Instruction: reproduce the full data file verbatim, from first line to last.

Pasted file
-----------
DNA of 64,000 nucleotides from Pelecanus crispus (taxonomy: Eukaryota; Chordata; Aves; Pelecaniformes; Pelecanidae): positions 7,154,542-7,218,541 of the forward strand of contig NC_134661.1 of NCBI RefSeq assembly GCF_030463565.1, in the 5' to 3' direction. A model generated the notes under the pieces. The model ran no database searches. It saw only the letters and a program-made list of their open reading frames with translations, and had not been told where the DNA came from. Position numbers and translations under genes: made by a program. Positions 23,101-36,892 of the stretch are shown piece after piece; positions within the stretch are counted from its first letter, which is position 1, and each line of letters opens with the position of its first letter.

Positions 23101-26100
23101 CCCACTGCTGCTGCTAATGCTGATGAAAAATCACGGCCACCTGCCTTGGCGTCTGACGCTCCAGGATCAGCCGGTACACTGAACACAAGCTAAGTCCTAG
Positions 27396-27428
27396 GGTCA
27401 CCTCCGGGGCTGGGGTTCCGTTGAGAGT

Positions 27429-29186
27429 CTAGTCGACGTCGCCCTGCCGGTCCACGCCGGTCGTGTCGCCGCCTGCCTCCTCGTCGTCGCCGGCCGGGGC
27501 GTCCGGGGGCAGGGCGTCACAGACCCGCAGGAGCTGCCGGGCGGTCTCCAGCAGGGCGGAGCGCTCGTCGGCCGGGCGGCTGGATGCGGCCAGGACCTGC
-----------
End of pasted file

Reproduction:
DNA of 64,000 nucleotides from Pelecanus crispus (taxonomy: Eukaryota; Chordata; Aves; Pelecaniformes; Pelecanidae): positions 7,154,542-7,218,541 of the forward strand of contig NC_134661.1 of NCBI RefSeq assembly GCF_030463565.1, in the 5' to 3' direction. A model generated the notes under the pieces. The model ran no database searches. It saw only the letters and a program-made list of their open reading frames with translations, and had not been told where the DNA came from. Position numbers and translations under genes: made by a program. Positions 23,101-36,892 of the stretch are shown piece after piece; positions within the stretch are counted from its first letter, which is position 1, and each line of letters opens with the position of its first letter.

Positions 23101-26100
23101 CCCACTGCTGCTGCTAATGCTGATGAAAAATCACGGCCACCTGCCTTGGCGTCTGACGCTCCAGGATCAGCCGGTACACTGAACACAAGCTAAGTCCTAG
Positions 27396-27428
27396 GGTCA
27401 CCTCCGGGGCTGGGGTTCCGTTGAGAGT

Positions 27429-29186
27429 CTAGTCGACGTCGCCCTGCCGGTCCACGCCGGTCGTGTCGCCGCCTGCCTCCTCGTCGTCGCCGGCCGGGGC
27501 GTCCGGGGGCAGGGCGTCACAGACCCGCAGGAGCTGCCGGGCGGTCTCCAGCAGGGCGGAGCGCTCGTCGGCCGGGCGGCTGGATGCGGCCAGGACCTGC